Implicated in this documentary is the culture that refused to bat an eyelash at Simpson’s infidelities, first to his first wife, then to Nicole Brown. The culture that looks at the circumstances of both these women and asks, with a straight face, “well, what did you expect when you married him?” The culture that has Brown calling 911 again and again to her Rockingham home (eight times) and only once was a police report ever filed. It is heartbreaking to see this play out because it should break your heart to hear a woman pleading for help, fearing the father of her children. But what gave me chills was thinking of Ray Rice dragging his fiancee out of the elevator. And now, Brock Turner’s 6 month sentence for raping a young, unconscious woman behind a dumpster. It is heartbreaking because, in many ways, it feels like we’re still trapped in this particular part of the movie.

It may surprise you who shows up in this documentary — and who opts out. Mark Fuhrman sits down for an interview, as does Marcia Clark. But the one person Edelman says he wish he could have spoken to isn’t OJ, but his first wife, Marguerite. While Edelman does the best he can to paint a portrait Simpson’s family life, both before, during, and after his marriage to Brown, the absence of Marguerite’s voice and experience is palpable. She has never spoken publicly about Simpson, and it is safe to assume she never will, but Edelman felt — and certainly the average viewer will too — that without her story, our understanding of OJ and his evolution remains incomplete.

In the years during and since the OJ trial, people have drawn the comparison between Simpson and Shakespeare’s Othello. The comparison is easy enough to draw: both were black men living beyond their station, warrior-figures who had earned the trappings of fame, wealth and respect from a culture that still didn’t view those men as their own. Both had taken up with white women, women who ended up dead in their hands. And, facing the reality of what their terrible, broken love caused, both men convinced themselves that their only crime was loving these women too much.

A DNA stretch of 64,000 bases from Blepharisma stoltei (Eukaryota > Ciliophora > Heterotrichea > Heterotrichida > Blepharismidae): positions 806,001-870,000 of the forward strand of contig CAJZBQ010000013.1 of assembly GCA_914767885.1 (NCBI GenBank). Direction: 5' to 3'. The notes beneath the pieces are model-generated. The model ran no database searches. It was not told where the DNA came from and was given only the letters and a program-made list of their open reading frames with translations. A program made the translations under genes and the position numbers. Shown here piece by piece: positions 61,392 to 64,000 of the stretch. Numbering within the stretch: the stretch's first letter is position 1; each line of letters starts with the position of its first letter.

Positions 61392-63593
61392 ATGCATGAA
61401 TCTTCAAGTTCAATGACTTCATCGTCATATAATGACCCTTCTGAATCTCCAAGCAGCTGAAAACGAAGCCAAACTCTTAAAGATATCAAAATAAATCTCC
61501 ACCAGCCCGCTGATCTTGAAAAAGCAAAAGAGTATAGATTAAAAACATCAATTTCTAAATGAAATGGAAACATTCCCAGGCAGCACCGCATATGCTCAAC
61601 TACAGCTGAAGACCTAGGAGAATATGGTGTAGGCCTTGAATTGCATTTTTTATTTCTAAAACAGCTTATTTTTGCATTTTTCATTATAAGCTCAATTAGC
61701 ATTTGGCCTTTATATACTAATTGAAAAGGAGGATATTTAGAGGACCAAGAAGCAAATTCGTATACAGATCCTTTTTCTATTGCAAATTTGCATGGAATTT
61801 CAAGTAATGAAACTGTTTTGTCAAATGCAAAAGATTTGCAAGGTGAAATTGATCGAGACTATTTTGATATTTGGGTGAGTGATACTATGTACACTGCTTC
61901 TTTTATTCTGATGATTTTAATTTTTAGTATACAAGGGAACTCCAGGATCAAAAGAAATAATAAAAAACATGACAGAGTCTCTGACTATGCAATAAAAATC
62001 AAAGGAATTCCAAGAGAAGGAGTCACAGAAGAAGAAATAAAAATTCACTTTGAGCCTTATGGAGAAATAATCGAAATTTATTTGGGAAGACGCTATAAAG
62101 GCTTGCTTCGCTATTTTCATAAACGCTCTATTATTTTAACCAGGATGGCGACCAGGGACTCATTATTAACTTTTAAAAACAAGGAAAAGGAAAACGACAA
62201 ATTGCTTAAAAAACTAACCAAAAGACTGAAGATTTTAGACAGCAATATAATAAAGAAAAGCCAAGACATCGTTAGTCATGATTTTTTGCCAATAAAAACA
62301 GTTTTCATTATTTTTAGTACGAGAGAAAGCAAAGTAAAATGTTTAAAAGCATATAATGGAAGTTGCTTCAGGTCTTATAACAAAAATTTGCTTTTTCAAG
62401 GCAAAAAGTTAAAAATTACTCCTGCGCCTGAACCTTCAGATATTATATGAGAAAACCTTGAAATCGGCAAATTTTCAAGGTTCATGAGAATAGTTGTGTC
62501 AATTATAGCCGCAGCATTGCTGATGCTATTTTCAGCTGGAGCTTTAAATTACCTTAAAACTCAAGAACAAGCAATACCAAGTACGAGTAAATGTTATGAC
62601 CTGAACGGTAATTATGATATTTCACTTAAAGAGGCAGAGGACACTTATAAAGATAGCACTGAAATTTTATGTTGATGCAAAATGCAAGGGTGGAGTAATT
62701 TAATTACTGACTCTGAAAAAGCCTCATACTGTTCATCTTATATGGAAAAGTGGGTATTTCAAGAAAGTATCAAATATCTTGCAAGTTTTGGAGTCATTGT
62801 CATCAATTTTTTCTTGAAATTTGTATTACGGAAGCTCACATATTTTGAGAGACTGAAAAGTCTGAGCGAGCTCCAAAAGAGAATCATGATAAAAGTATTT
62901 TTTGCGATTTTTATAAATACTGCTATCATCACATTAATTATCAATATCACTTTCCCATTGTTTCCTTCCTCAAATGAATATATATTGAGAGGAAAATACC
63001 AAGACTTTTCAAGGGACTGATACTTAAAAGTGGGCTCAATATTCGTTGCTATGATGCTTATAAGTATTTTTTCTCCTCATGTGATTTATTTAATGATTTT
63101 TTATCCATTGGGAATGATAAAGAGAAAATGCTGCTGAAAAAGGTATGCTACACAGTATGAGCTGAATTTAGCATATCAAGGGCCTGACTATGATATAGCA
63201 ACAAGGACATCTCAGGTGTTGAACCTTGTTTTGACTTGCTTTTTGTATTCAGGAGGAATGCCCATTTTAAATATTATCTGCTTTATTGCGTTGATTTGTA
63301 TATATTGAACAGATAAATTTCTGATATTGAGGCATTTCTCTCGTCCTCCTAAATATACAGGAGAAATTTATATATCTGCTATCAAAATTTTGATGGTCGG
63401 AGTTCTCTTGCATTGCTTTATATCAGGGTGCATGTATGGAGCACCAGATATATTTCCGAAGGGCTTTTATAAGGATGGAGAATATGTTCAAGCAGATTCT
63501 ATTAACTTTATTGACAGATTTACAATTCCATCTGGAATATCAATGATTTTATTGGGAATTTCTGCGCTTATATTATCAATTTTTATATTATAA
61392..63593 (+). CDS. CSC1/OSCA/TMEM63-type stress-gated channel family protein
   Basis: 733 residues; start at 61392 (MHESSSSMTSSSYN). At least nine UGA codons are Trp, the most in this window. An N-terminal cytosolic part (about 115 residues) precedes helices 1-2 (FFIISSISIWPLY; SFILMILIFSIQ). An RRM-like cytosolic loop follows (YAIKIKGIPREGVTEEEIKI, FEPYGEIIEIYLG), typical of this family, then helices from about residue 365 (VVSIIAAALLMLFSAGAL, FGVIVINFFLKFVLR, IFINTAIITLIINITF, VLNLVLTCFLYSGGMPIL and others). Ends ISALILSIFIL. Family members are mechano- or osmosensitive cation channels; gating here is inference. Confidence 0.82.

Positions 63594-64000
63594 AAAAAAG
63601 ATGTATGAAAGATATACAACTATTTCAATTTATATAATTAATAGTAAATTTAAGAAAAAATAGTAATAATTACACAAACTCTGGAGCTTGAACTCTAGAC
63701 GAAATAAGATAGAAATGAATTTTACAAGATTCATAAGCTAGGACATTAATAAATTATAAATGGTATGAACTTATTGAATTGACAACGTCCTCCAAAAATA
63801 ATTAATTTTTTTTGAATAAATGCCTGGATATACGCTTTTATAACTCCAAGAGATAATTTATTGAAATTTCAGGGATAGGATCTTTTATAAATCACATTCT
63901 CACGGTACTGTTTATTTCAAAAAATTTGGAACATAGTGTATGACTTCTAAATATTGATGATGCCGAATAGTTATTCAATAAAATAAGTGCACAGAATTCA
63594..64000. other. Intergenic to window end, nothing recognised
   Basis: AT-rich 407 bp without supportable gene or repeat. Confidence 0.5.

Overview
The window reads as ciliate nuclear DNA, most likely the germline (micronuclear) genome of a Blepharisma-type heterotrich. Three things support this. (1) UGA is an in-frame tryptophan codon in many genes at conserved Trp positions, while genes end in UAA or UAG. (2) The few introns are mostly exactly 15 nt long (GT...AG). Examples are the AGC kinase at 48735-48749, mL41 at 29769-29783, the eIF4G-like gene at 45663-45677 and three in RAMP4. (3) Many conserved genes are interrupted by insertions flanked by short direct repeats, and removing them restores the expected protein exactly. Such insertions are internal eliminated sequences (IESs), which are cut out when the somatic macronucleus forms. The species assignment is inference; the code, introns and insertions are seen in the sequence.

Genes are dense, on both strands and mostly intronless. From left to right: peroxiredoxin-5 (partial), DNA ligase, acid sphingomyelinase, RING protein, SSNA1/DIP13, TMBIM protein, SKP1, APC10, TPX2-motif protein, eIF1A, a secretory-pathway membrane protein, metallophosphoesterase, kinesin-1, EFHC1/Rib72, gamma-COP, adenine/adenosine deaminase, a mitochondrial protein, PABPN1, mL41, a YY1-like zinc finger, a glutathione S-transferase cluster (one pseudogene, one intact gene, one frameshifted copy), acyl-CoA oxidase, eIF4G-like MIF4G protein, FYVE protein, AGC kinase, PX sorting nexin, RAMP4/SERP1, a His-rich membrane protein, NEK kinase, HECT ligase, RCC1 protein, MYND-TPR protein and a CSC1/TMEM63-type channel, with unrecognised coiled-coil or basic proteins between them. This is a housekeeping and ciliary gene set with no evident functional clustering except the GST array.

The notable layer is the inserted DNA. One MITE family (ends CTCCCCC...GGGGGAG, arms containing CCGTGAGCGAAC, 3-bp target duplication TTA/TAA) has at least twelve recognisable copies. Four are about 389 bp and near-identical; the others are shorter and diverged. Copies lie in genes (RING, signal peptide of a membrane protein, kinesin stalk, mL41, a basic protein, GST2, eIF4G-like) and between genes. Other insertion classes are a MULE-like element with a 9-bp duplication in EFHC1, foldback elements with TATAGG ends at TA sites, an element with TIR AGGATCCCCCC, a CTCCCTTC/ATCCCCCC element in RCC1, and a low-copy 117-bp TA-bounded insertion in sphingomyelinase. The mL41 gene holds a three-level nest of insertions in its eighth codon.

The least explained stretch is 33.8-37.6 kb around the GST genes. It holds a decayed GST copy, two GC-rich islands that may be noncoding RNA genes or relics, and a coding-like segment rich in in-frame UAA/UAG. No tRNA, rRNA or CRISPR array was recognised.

But a deeper commonality is the extent to which Othello and OJ bought into the myths of themselves. The myth that in America, any Black man is capable of “transcending” race. That such a position is one that he should even aspire to. The minute he landed at the University of Southern California, walling himself off from the realities of black life in South Central L.A. with the privilege of his athletic gifts and his celebrity, was OJ — and by extension, those who loved him — doomed?

The reason Simpson remains so compelling is what he reflects about us. I came to this country in 1995. That first year in America consisted of learning a new school system, making new friends, adopting new American habits, and coming home to that trial every day after school. I remember hoping OJ was innocent, especially after I learned, as a fifth grader, the terrible things the police had said about him. When he was freed, I was happy, though I couldn’t quite articulate why. I knew terribly little about the actual crime, but a lot about the emotions he elicited. I remember seeing the stark racial divide in the reactions to his acquittal. It was an indoctrination into this country unlike any other: a glimpse of America’s racial inheritance, its present, and its dire future. Watching Edelman’s “Made in America,” I felt closer to Simpson. Not because he is somehow a more compassionate, sympathetic figure. Not because learning the tragedy of his circumstances excuses the monstrosity of his actions. No, I felt closer to him because Simpson represents the weight of our very American-ness: the inheritance we can’t leave behind, the grief we won’t outrun, the crimes we can’t forgive, the stains that won’t out.